Thursday, May 30, 2013

Old Gilmore/McCarty stamp mill near Fairbanks may soon disappear



Gilmore McCarty mill as it tooled in the 1990s

Fairbanks Creek, 20 miles northeast of town, was one of the most productive gold producing areas around Fairbanks. Genevieve Parker Metcalfe, who was the first woman graduate of the Alaska School of Mines (now the University of Alaska), lived along Fairbanks Creek from 1914 to 1921. She noted that several different types of gold mining took place while she lived there.

The Alaska Mining Hall of Fame quotes her as saying, “At the head of the creek the McCartys and, just below them, Tom Gilmore, tunneled hard rock. His ore was processed by a stamp mill. Well below, a very small dredge was owned and operated by an English company. Next came the Parker’s open-cut scraper mine at the mouth of Crane Gulch. At the lower end of the creek, underground mines were needed to reach gold bearing gravel lying under deep gravel and muck.”

Tom Gilmore, whom Genevieve mentioned, was Felix Pedro’s partner. He was one of the many “gumboot” miners (the sourdough term for placer miners) who after chasing alluvial gold for years, decided to trace it to its source and try his hand at lode, or hard-rock mining.

He had a lode mine and stamp mill at No. 13 above Discovery (the 13th claim upstream from the discovery claim). Lew McCarty, along with his sons Lawrence and Bill, tunneled at No. 16 above Discovery, about as far up Fairbanks Creek as you can go.

Stamp mills are necessities in lode mining, crushing ore so minerals can be extracted. They accomplish this by pounding the ore with heavy vertical pistons, or stamps, which are raised and then allowed to fall.

The Citizens Mill on Garden Island (near downtown) was the first stamp mill in the Fairbanks area, opening on Feb. 24, 1909. The day was so momentous that the mayor declared it a holiday. The town of Chena, not to be outdone, soon built its own mill.

The drawback to these mills was that miners had to freight ore to them. As lode mining developed, many owners built stamp mills next to their mines, eventually putting the Citizens and Chena mills out of business. At the peak of lode mining, there were about 10 stamp mills operating in the Fairbanks area.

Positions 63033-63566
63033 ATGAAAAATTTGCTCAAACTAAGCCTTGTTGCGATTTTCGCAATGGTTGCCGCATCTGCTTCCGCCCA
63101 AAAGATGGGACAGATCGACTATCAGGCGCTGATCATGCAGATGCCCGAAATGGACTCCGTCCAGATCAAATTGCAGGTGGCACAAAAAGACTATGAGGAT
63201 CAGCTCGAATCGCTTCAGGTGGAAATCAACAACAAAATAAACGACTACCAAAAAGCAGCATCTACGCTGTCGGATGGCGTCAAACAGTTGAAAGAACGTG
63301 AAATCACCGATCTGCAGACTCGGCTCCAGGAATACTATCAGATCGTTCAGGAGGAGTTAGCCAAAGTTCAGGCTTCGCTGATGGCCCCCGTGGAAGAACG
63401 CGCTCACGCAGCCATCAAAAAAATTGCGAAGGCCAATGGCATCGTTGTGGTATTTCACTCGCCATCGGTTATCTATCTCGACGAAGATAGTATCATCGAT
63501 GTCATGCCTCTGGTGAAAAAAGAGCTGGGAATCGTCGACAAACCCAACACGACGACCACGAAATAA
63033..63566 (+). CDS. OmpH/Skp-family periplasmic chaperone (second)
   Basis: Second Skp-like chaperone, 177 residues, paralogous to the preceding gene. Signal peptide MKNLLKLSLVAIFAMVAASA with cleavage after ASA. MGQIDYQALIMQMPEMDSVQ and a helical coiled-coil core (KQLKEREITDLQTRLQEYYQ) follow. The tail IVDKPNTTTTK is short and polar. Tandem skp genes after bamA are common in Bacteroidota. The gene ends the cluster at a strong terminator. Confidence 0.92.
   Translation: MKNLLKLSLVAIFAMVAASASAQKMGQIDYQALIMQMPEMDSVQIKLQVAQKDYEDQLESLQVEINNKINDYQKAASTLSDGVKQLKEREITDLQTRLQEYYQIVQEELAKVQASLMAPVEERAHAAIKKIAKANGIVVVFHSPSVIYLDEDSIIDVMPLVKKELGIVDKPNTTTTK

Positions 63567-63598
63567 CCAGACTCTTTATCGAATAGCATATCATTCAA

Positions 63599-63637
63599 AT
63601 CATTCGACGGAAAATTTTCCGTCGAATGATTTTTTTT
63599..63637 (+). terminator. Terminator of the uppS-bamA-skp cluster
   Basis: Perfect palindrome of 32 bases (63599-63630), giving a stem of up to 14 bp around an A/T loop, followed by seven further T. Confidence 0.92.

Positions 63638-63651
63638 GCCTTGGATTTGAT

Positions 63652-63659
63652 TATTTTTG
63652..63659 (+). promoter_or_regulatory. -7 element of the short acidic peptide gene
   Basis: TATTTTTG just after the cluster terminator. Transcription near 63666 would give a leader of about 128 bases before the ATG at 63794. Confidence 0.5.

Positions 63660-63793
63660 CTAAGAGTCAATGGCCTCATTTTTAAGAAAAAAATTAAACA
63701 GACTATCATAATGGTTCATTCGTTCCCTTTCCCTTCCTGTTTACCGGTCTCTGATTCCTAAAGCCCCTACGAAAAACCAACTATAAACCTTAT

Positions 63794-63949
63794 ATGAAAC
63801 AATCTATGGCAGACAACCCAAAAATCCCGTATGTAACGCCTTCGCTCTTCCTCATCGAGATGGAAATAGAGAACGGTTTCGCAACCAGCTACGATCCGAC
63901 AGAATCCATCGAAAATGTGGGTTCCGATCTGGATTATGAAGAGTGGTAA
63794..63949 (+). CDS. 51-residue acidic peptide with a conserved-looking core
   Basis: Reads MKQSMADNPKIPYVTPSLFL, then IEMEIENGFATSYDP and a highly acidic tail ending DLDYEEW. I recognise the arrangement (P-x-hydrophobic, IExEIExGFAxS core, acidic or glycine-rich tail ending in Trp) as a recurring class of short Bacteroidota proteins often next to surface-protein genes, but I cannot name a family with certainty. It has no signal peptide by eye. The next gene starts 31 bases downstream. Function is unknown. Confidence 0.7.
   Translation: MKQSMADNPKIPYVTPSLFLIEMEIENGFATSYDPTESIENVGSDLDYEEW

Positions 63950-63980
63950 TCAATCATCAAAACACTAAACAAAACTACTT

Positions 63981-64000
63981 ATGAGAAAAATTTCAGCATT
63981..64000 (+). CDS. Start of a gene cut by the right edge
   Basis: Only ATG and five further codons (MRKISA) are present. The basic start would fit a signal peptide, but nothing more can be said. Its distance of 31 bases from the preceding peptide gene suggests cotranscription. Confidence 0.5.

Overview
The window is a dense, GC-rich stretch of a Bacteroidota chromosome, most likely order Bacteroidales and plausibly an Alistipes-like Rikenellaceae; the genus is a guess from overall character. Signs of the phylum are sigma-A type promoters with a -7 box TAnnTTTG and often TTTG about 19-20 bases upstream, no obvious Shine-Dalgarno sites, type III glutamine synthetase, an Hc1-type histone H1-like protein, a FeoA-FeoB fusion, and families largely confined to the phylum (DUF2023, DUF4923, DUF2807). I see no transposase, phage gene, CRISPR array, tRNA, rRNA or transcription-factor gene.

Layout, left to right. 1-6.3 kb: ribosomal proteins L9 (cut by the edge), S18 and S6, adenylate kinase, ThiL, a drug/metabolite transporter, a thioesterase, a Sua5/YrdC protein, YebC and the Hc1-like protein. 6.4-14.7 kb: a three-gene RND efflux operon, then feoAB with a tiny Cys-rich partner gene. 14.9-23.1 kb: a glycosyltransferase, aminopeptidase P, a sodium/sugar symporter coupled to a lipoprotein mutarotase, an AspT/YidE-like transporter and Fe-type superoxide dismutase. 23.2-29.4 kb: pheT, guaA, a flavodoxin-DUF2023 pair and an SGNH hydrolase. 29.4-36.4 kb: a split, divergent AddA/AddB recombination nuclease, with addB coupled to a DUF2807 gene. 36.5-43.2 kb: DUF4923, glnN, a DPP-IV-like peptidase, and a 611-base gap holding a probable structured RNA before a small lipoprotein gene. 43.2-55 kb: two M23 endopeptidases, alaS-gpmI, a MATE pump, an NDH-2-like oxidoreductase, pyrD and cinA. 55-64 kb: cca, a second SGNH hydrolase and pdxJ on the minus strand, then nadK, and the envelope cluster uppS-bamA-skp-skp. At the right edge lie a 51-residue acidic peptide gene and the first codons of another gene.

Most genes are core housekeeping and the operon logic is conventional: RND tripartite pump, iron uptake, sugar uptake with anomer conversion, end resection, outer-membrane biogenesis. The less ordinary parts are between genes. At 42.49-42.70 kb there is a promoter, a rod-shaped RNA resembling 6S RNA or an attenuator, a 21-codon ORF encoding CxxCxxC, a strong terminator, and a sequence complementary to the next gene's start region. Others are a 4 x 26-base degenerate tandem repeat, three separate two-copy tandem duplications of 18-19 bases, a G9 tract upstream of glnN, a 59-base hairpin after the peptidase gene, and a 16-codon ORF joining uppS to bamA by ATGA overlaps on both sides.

The Gilmore/McCarty Mill (shown in the drawing) was built by Gilmore, and used by himself and the McCartys to process their ore. Eventually the McCarty’s purchased the mill. The three story wood-frame structure is built on the side of a hill and has cascading shed roofs, typical of many other stamp mills. I’m not sure what sort of sheathing and roofing the building had originally, but in later years it was covered with tarpaper held in place with furring strips.

Much of the building’s machinery has been removed, but it still houses two stamps. According to a 1941 report by the College of Mines, each stamp weighs 1,600 pounds and when in operation the stamps could strike 72 times per minute, allowing the mill to process 10 tons of ore each day.
At first, the mill was powered by a coal-fired boiler, but after the mine was acquired by the Fairbanks Exploration Company, electric lines were strung from the company’s power plant in Fairbanks.

The mine and mill closed down in 1942 and never re-opened. I’ve visited several times.
When I hiked in last year the mill was choked by surrounding trees, the lowest level’s roof had caved in, and the walls were in danger of collapse as well. It looks like this piece of mining history will not survive much longer.

For additional history of Fairbanks Creek check out these posts: Fairbanks Creek--mining camps, churn drills and gold dredges, and Meandering mining camp? Where is Meehan, Alaska?


Sources:


  • “Genevieve Alice Parker Metcalfe,” By Vieve Metcalfe, Thomas K. Bundtzen and Earl H. Beistline, 2004, Alaska Mining Hall of Fame 
  • “Historic Resources in the Fairbanks North Star Borough,” Janet Matheson & F. Bruce Haldeman, 1981, Fairbanks North Star Borough 
  • “History of Lode Mining, Fairbanks District,” parts 1 and 2, Curtis Freeman, 2002, in “Alaska Miner,” vol. 30, nos. 8 (August) & 9 (September)